Macedonia Votes In Favour Of Name Change, Settling Decades-Old Greece Row

Lester Mason
January 12, 2019

While some of the VMRO-DPMNE members supported the renaming, others boycotted the vote, leaving Mickoski with 39 mandates in the 120-strong parliament.

Demonstrators wave flags in front of the parliament building in Skopje on 23 June 2018 during a protest against the new name of the country, the Republic of North Macedonia.

The disagreement has sparked protests on both sides of the territorial boundary and produced real consequences: Greece has blocked Macedonia's entry into both North Atlantic Treaty Organisation and the European Union.

Macedonian Prime Minister Zoran Zaev secured the required majority in parliament on Friday that was needed to rename the country in line with a landmark agreement with Greece to end a decades-long dispute.

"Within ten days, in any case as soon as the (Macedonia parliamentary vote) result is notified to us and if we see that everything is in order, we will vote (to approve) the Prespes Agreement", he told Open TV.

Greece has blocked that path since Macedonia broke away from the former Yugoslavia in 1991 because, it says, the name Macedonia should apply exclusively to its own northern province.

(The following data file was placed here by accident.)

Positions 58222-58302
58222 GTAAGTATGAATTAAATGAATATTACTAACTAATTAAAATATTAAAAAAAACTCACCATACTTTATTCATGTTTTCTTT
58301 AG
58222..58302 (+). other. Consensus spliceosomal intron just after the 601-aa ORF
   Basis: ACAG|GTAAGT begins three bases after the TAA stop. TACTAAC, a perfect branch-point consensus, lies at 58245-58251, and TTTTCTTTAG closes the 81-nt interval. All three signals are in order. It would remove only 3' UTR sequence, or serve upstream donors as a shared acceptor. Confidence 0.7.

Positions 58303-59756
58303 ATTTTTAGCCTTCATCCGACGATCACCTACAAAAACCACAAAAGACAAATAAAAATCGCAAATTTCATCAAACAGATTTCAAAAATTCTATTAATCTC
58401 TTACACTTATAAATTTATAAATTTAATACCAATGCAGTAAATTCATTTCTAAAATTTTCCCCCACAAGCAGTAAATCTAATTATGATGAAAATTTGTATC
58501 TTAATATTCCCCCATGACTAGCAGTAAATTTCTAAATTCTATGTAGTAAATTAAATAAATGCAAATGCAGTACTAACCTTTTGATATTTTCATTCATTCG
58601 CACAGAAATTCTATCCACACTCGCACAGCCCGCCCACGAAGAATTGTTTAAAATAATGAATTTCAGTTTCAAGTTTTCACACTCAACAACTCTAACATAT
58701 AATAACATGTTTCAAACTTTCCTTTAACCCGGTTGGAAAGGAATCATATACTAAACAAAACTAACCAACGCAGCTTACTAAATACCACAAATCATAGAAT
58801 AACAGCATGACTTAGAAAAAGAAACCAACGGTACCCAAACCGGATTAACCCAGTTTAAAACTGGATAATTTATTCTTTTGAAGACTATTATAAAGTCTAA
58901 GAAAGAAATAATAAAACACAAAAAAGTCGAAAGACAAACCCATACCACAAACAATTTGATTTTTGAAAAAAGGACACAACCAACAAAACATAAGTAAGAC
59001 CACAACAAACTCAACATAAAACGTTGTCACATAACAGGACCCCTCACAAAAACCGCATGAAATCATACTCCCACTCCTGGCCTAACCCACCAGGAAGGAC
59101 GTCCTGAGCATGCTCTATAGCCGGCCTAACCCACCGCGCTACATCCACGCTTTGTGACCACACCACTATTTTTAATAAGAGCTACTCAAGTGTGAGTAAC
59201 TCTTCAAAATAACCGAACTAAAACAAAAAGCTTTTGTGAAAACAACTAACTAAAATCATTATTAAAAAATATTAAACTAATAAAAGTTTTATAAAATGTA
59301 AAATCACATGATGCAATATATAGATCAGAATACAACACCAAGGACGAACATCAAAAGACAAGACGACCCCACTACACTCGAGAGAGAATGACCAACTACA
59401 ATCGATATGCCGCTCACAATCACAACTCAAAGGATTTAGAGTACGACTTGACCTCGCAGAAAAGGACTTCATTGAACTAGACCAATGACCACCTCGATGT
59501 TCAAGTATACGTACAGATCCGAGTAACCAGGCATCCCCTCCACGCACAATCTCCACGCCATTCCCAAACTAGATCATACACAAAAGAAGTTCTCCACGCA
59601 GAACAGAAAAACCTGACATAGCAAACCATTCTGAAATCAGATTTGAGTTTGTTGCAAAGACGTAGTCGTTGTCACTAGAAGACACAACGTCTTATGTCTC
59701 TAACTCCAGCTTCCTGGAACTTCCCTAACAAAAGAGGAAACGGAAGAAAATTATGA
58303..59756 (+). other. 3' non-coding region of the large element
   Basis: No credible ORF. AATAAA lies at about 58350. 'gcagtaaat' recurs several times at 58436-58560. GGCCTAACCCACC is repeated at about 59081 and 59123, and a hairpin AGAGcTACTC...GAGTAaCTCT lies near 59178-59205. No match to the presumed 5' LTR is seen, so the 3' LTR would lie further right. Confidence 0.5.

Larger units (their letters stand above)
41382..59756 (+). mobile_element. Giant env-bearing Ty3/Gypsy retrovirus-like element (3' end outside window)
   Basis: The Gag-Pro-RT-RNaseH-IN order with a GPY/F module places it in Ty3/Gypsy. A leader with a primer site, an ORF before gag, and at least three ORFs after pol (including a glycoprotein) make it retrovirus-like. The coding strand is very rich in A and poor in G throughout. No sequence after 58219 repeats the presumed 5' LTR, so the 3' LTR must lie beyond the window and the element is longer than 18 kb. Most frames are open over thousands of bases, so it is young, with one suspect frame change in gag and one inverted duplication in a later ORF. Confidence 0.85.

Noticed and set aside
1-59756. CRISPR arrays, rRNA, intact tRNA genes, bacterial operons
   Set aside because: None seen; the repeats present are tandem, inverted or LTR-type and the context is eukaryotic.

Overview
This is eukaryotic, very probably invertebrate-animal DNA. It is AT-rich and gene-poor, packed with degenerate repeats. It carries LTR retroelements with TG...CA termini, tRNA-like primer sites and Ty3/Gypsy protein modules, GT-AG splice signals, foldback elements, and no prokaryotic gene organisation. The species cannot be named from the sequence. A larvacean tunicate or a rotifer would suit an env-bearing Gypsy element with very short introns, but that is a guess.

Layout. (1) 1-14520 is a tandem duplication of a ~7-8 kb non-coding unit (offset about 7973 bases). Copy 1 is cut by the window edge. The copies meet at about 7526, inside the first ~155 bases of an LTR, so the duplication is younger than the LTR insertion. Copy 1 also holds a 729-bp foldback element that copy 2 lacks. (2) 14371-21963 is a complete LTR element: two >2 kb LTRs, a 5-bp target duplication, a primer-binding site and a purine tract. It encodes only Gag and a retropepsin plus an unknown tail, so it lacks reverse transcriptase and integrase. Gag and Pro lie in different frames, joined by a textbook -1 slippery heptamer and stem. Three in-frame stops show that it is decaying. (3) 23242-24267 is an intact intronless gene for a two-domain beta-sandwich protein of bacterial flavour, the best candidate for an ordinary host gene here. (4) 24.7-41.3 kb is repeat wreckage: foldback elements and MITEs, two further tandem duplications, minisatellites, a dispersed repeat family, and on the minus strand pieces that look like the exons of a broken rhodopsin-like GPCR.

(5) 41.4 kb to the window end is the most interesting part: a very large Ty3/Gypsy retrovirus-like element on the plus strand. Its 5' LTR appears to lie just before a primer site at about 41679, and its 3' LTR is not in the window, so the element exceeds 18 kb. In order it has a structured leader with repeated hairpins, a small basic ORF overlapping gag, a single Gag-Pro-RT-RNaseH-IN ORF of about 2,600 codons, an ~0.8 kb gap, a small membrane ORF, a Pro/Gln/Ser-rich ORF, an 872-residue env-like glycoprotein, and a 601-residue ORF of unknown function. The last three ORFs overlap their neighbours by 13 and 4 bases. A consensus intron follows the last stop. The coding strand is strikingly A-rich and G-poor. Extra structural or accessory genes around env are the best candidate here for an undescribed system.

Eighty-one deputies in the 120-seat parliament voted in favor.

Greece already contained a region called Macedonia, which incorporates most of the territories of the eponymous ancient kingdom that was led centuries ago by Alexander the Great.

Hristijan Mickoski, the leader of Macedonia's largest opposition party VMRO-DPMNE, called for the dissolution of the parliament and holding snap elections after the legislature approved constitutional amendments necessary for renaming the country under a deal with Greece.

Prime Minister Alexis Tsipras' office said he spoke to Zaev after Friday's vote.

Delays had marked the October vote that launched the procedure to change the constitution, also with a two-thirds majority.

The Friday vote brought an end to months of political bickering in Macedonia that included a controversial consultative referendum in September and a long parliamentary battle.

ANEL leader Panos Kammenos, who is Tsipras' defence minister, has threatened to pull out of the government when the deal comes to a vote in Athens.

However several opposition MPs broke ranks and voted for the change, alongside the ruling Social Democratic party and their junior coalition partners from the ethnic Albanian minority.

Previous Greek governments have also claimed that the tiny Republic of Macedonia might use the name to make territorial claims on its province.

Other reports by Iphone Fresh

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